World's Hardest Rock Climbing Routes - Trail Climb Nation

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World’s Hardest Rock Climbing Routes

World’s Hardest Rock Climbing Routes

We have been focusing a lot on thru hikes and trails lately. This morning I wanted to inspire our rock climbers out there to get out there and climb. I will be doing some rock climbing in Montana in a couple of weeks and I can’t wait to get back out there. I know I am no where near being able to tackle any of these routes but hey what are goals for if you have nothing to look forward to.

Sport: La Dura Dura, 9b+, Oliana, Spain, Adam Ondra and Chris Sharma
La Dura Dura became a focal point of hard sport climbing in 2012 and 2013, and even the subject of a film, when two of the world’s strongest sports climbers chased the first ascent.

Chris Sharma bolted the line, and encouraged Adam Ondra to try it. Ondra eventually sent it in February 2013 after about 70 attempts and called the route 9b+. Sharma sent the route six weeks later.

Bouldering: Gioia, V16, Varazze, Italy
When Christian Core put up Gioia in 2008, he proposed the rating of 8c (V15), and it stayed that way as it awaited a second ascent. In 2011, Adam Ondra spent 11 days working the problem, and finally succeeded, suggesting the problem be upgraded to 8c+. Nalle Hukkataival notched the third ascent in February 2014, and has yet to suggest a grade, only saying, “It’s certainly harder than most 8cs out there. The real question is, is it a full grade harder?”

Aid: Nightmare on California Street, A5, El Capitan, Yosemite
Still unrepeated as of 2014, Warren Hollinger and Grant Gardner’s several aid climbs fall in the A5 range, where a fall means death. Two climbs in Utah’s Fisher Towers have been proposed at A6 and A6+, but then downgraded. So there is no “world’s hardest aid climb,” only contenders. Yosemite’s Nightmare on California Street is a strong contender.

When big-wall legend Ammon McNeely finally repeated nearby El Cap route A5 route Wings of Steel in 2011, the route’s first repeat in 29 years, he wrote that it would be the hardest, but because of the 20 falls he took on the route, all of which were relatively safe. Nightmare on California Street, he wrote, had hard moves – and had dangerous falls. Which is why it hasn’t been repeated, yet, since it was put up in 1998.

The Thimble, Custer, South Dakota

The picture above shows climber John Sherman on the Thimble in 1991. John Gill made free climbing history there 30 years earlier, when he climbed the rock formation unroped, unrehearsed, and with only a wooden railing below to break his fall. No crash pads.

In the early 1960s, when climbing was principally about risk and summits, with little regard for the “how,” Gill was focused on form. That form was free climbing. Gill—a gymnast and mathematician—is the father of American bouldering: climbing unroped on smaller rocks, typically in pursuit of the hardest possible sequences. His route up the Thimble, with some of its hardest moves near the top, is rated 5.12a and went unrepeated for 20 years.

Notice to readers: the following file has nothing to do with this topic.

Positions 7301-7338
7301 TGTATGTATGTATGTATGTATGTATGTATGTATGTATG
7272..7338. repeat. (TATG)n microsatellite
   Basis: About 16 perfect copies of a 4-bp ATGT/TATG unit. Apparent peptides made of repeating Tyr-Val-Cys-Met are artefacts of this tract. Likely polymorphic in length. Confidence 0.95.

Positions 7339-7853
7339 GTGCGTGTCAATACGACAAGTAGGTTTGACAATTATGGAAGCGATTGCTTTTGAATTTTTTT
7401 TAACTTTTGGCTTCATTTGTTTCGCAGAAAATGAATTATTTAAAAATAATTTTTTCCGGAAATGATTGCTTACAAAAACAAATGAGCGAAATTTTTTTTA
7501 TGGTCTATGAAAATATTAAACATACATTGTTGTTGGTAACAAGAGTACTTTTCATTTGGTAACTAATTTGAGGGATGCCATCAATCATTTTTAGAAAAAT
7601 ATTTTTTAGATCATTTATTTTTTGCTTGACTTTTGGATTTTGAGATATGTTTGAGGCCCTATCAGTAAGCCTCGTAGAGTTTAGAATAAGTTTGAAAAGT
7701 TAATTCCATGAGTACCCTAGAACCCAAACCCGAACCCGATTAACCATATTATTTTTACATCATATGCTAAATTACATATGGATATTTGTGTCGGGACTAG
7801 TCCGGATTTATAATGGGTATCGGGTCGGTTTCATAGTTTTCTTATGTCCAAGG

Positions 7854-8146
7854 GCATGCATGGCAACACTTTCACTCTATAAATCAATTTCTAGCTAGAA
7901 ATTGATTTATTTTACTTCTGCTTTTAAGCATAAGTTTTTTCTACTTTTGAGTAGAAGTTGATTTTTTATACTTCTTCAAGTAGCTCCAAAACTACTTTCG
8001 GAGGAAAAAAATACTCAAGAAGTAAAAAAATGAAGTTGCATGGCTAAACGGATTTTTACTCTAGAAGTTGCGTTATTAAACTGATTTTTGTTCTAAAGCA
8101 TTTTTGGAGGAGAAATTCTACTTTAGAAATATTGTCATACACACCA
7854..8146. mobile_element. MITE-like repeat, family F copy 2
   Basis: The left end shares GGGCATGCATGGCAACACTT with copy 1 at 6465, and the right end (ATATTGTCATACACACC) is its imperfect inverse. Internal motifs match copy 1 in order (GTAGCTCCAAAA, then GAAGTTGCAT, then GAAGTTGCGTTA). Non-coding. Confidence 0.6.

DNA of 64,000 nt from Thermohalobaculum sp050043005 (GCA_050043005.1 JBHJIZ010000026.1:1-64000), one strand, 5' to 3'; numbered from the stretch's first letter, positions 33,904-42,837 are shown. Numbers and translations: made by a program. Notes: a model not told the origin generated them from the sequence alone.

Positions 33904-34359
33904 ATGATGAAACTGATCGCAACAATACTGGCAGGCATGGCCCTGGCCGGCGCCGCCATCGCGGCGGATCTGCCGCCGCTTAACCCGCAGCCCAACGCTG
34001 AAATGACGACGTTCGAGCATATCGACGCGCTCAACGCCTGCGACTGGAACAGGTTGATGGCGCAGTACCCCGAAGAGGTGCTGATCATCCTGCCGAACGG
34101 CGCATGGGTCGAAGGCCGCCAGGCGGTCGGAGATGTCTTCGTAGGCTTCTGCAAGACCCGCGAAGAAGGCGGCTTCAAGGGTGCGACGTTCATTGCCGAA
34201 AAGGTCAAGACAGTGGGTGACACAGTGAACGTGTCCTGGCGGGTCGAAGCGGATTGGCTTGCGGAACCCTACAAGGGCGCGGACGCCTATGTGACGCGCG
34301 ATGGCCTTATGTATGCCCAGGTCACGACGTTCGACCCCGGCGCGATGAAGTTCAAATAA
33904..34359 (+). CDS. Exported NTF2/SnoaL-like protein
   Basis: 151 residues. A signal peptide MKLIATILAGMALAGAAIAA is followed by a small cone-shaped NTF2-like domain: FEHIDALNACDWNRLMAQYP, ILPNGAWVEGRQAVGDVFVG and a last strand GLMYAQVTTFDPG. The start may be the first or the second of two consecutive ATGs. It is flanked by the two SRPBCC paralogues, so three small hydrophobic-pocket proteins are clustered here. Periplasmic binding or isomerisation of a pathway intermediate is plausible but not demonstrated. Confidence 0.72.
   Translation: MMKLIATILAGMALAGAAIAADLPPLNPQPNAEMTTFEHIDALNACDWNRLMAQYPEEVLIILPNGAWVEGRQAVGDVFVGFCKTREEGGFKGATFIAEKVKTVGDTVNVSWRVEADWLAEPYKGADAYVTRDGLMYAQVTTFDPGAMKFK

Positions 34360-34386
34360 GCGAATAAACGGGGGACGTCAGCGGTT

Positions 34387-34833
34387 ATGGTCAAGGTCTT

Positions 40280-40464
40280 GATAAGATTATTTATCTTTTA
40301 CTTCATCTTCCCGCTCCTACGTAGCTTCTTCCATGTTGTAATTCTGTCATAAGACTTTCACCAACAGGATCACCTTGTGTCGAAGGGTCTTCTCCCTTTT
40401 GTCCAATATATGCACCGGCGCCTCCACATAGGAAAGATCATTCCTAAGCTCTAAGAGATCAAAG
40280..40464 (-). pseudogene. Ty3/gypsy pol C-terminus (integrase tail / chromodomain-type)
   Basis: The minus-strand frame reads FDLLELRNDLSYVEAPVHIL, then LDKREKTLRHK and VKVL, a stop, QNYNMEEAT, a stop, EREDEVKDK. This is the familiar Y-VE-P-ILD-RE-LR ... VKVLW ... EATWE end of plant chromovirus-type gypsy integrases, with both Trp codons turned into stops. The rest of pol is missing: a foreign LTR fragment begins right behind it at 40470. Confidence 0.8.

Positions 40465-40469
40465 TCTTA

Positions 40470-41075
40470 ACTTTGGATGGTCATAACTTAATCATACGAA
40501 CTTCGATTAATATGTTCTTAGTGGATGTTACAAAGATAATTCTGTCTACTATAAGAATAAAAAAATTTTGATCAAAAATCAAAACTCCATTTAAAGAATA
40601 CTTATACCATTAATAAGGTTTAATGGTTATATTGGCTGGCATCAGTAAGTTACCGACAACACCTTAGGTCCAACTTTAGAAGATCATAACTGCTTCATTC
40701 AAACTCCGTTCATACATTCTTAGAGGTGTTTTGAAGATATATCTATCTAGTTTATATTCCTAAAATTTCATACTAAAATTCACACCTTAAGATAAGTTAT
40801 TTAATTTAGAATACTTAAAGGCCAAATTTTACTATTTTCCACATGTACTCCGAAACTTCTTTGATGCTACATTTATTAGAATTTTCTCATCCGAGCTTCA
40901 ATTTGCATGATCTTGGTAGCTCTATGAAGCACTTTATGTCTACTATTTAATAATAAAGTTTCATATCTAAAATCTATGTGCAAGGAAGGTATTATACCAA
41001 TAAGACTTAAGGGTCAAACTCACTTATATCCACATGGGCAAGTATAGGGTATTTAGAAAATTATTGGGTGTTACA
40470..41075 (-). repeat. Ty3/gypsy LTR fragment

The Phoenix, Yosemite, California

First free ascent: Ray Jardine, 1977, rated 5.13a. On what was perhaps the world’s first climb rated as 5.13, Jardine employed then-controversial tactics. He rested on the rope to work difficult moves, rather than lowering to the ground. This, called “hangdogging,” was considered an ethical transgression against the spirit of climbing, a “taint” on the notion of climbing from bottom to top uninterrupted. Today it’s commonplace for learning difficult sequences.

The aerospace engineer from Colorado also used his new invention, spring-loaded camming devices called Friends—aka, the gizmos used on practically every crack climb since. Initially also scorned as “cheating” because they made placing protection too easy, Jardine’s invention revolutionized rock climbing. Between hangdogging and Friends, Jardine’s influence rose far beyond the Phoenix.

Kansas City, Shawangunks, New York

First free ascent: John Bragg, 1973, rated 5.12b. In New York’s scenic Shawangunk Mountains, an early epicenter of climbing in the United States, the hard free-climbing charge in the 1970s was led by a quintet of climbing supermen known as the “Front Four”: “Hot” Henry Barber, John Bragg, John Stannard, and Steve Wunsch. Among “Gunks” climbers, the rating 5.12 was so difficult, it existed only in their imaginations until Bragg freed the massive, powerful roof of a climb called Kansas City. Bragg was one of the first Americans to climb both rock and ice near the highest levels of the scale, applying his skills on alpine climbs like the first ascent of Torre Egger in Patagonia.


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